Muster rolls record a Marine’s assignments and can be useful in tracing where he spent time while in the service. These rolls typically include the soldier’s name, rank, enlistment date, muster date, and assignment. You may also find remarks regarding conduct, illnesses, injuries, and more.
The National Homes for Disabled Volunteer Soldiers was instituted following the Civil War. The purpose of these homes was to provide a place for disabled American soldiers and sailors to live. Admission to a home was voluntary and soldiers could request which home they wanted to live in. Since admission was voluntary, soldiers could also choose when they wanted to leave, both temporarily and permanently.
While the forms can vary from place to place, and time to time, they generally contain sections on military history, personal (domestic) history, home history, as well as various remarks. Military history includes dates and places of enlistment and discharges, the type of discharge, company and regiment, and rank. Domestic history provides a physical description, age and birthplace, occupation, marital status, religion, and in many cases, the name and location of the nearest relative (sometimes just a town, and other times a complete address).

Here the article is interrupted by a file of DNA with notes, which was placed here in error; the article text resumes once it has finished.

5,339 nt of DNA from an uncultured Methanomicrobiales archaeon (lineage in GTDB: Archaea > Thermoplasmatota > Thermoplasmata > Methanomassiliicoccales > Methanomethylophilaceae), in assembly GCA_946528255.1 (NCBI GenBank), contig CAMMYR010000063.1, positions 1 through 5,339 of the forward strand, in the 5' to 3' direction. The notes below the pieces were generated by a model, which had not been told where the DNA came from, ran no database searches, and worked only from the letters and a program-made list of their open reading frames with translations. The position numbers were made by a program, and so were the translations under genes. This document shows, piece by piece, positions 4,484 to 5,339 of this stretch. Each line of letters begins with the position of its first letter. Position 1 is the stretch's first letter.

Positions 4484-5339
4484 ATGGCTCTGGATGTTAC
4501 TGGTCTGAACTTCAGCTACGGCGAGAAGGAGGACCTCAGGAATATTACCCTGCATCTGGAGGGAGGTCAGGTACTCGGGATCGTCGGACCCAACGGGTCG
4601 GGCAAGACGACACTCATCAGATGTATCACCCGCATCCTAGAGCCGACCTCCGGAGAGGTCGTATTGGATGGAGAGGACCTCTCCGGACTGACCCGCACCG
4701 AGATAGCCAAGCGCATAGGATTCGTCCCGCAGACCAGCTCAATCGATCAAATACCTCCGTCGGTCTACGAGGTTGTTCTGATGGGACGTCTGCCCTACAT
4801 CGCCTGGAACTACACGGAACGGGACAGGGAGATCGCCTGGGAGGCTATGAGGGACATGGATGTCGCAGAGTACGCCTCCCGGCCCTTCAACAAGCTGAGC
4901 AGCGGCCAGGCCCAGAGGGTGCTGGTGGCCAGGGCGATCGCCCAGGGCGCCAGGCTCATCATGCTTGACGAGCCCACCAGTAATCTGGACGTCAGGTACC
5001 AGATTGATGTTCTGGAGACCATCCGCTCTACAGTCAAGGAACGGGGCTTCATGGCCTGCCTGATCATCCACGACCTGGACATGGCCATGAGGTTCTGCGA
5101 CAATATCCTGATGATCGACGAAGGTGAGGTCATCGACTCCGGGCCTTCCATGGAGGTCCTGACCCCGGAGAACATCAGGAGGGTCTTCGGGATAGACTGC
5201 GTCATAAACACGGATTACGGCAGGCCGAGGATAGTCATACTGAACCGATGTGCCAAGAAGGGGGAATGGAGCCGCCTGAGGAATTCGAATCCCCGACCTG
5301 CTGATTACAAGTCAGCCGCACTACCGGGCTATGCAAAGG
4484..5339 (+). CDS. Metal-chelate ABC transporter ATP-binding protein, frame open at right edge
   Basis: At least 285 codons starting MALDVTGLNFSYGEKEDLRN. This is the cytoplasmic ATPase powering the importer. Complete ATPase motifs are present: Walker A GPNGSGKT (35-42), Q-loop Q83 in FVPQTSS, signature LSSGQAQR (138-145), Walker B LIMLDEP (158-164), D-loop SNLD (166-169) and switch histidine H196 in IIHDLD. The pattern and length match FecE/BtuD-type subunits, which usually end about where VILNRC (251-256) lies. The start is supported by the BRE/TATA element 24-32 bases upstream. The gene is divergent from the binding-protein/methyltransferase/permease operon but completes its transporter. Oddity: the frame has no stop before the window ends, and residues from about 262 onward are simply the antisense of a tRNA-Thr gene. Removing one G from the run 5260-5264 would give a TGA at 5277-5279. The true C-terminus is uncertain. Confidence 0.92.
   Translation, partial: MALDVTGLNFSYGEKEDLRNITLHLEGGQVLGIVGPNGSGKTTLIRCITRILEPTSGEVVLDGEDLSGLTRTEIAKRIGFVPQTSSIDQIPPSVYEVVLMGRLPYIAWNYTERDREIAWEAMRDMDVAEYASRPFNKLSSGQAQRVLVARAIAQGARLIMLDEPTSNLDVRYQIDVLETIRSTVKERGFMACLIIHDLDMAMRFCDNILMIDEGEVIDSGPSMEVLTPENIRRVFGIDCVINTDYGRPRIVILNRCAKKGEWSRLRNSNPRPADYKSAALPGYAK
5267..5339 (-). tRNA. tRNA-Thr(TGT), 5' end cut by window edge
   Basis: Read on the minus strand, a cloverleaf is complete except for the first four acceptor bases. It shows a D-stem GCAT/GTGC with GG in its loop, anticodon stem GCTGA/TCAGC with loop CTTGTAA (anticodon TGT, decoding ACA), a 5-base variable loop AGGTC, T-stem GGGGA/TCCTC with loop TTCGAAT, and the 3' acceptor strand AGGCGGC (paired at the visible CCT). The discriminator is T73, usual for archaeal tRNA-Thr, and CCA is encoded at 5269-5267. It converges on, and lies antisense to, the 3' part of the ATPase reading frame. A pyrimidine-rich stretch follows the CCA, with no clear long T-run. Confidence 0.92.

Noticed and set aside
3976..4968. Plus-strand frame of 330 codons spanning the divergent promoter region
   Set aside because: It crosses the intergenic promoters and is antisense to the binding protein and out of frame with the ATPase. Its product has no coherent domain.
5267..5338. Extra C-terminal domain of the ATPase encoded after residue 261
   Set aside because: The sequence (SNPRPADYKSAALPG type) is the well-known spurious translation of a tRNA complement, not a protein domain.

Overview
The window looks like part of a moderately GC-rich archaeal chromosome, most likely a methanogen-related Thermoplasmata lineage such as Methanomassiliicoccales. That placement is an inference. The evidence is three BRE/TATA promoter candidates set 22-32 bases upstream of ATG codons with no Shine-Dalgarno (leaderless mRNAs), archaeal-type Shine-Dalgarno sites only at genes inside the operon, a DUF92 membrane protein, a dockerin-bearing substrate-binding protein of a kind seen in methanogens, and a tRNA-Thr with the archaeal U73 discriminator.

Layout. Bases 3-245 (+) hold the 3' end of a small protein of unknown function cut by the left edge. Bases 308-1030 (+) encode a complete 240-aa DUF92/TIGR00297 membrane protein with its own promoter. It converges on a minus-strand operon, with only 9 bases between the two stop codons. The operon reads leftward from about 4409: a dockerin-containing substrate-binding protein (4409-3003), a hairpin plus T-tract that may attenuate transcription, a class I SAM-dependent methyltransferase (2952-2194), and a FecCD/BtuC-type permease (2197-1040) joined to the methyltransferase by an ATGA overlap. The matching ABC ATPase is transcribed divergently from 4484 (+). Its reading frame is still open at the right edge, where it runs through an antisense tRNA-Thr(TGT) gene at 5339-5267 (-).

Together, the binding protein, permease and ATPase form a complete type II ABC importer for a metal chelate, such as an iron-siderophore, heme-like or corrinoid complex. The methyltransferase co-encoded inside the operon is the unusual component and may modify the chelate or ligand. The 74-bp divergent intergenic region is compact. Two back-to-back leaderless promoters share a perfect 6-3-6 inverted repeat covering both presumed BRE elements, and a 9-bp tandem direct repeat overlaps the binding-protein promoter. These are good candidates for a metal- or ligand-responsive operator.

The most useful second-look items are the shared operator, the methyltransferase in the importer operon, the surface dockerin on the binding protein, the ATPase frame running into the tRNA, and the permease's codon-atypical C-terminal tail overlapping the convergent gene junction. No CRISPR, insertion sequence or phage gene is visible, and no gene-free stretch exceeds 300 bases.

Home history gives the name of the home, dates of admission, dates of discharge (or sometimes expulsion) and the reason. If the veteran died in the home, death and burial information was included, as was sometimes an accounting of personal affects and to whom money was disbursed. Pension numbers are sometimes noted as well.